The tussle between the US Food and Drug Administration (US FDA) and Ranbaxy is likely to hit the plans of Indian pharmaceutical companies of making it big in the US generic drugs market. Apart from the fact that their image may take a beating, the additional scrutiny on abbreviated new drug applications (ANDAs) from India would lead to more delays in drug approvals.
Last week, Ranbaxy had agreed to pay a fine of $500 million to settle litigation related to selling adulterated drugs in the US market. The company was charged with an intention to defraud, as well as failing to report the fact that its drugs did not meet required specifications.
Sujay Shetty, executive director at PricewaterhouseCoopers, said, “US FDA, which is under pressure over quality concerns, will carry out additional scrutiny over ANDAs filed by Indian generic makers, and this would definitely slow the approval process….The shortage of staff at US FDA is already causing a delay in ANDA approvals.”
Last year, Indian drug makers accounted for 178 of the 476 ANDA approvals by the US FDA. With 31 ANDA approvals, Aurobindo Pharma received the third-highest generic approvals, after Mylan Pharma and Apotex.
Tapan Ray, director general, Organisation of Pharmaceutical Producers of India, a representative entity of multinational pharmaceutical companies in India, said after recent incidents, including the Ranbaxy case, the image of India as a low-cost generic drugs manufacturer could be adversely impacted. “In the backdrop of such high-decibel quality concerns raised by US FDA, the level of apprehension regarding the effectiveness of generic drugs made in India may increase, unless some tangible remedial measures are taken forthwith,” he said.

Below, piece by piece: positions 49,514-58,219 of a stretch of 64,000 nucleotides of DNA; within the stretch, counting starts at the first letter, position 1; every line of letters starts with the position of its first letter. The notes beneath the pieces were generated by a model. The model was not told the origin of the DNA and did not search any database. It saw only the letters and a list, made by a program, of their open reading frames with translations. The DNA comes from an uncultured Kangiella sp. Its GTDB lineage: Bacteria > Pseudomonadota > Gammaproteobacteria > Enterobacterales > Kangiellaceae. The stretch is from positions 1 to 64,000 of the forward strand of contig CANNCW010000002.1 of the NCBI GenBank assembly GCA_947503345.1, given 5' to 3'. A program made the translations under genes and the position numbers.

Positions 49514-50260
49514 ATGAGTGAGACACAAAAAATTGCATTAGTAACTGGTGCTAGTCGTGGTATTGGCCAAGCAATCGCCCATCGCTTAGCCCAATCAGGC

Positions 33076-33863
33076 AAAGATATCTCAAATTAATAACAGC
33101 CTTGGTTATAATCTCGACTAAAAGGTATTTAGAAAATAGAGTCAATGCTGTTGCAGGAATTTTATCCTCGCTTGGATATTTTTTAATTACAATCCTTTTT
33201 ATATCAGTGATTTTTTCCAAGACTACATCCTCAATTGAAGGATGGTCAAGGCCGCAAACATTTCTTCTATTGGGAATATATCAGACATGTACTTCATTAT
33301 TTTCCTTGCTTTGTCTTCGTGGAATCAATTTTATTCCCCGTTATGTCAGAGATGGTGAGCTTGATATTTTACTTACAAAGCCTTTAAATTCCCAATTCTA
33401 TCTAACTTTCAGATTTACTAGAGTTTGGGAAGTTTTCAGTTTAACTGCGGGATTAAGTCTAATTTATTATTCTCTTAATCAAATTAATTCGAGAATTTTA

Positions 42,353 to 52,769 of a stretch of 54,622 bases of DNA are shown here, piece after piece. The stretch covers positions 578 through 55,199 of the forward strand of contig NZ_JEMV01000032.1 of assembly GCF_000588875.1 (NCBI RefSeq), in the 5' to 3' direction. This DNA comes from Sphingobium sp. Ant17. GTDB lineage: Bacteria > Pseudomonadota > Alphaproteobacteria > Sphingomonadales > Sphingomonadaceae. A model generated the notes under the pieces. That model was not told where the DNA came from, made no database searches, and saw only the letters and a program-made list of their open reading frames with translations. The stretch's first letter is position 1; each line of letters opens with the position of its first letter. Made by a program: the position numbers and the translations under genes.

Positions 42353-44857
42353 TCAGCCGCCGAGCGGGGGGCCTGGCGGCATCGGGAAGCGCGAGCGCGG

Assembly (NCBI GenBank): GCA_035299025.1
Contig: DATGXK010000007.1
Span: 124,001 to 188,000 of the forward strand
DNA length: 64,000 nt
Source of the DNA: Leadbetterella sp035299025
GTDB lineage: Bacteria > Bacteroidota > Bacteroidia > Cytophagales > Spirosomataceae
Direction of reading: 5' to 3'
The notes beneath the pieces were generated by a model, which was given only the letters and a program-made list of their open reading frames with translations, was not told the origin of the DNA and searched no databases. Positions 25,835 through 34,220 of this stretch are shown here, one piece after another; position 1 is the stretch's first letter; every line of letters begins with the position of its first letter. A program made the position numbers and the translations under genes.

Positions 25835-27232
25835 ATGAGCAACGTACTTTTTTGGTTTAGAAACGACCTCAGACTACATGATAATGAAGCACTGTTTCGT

In February, Jubilant Life Sciences had received a US FDA letter that cited major violations of manufacturing standards at its facility in Canada. The US FDA might delay drug approvals until Jubilant HollisterStier General Partnership took necessary corrective steps, Jubilant had said in a statement.
D G Shah, secretary general, Indian Pharmaceutical Alliance, believes competitors in the US generics market would use the recent episodes as tools to reduce demand for Indian generic versions in that market. “There would be a collateral damage. Other large generic makers could create propaganda against Indian copycat drugs, through their connections with practitioners and other related parties,” Shah said.
Not just Indian pharmaceutical companies, many others, too, had been issued cautionary letters by US FDA, either for violation of norms or for selling substandard drugs, Shah said. In March, Johnson & Johnson had recalled about two million glucose meters, following the death of a patient in Europe after an inaccurate blood-sugar reading.
In 2007, US-based Merck & Co had agreed to pay $4.85 billion to settle most claims its painkiller Vioxx had led to thousands of users reporting heart attacks and strokes. This was one of the costliest settlements in the pharmaceuticals sector.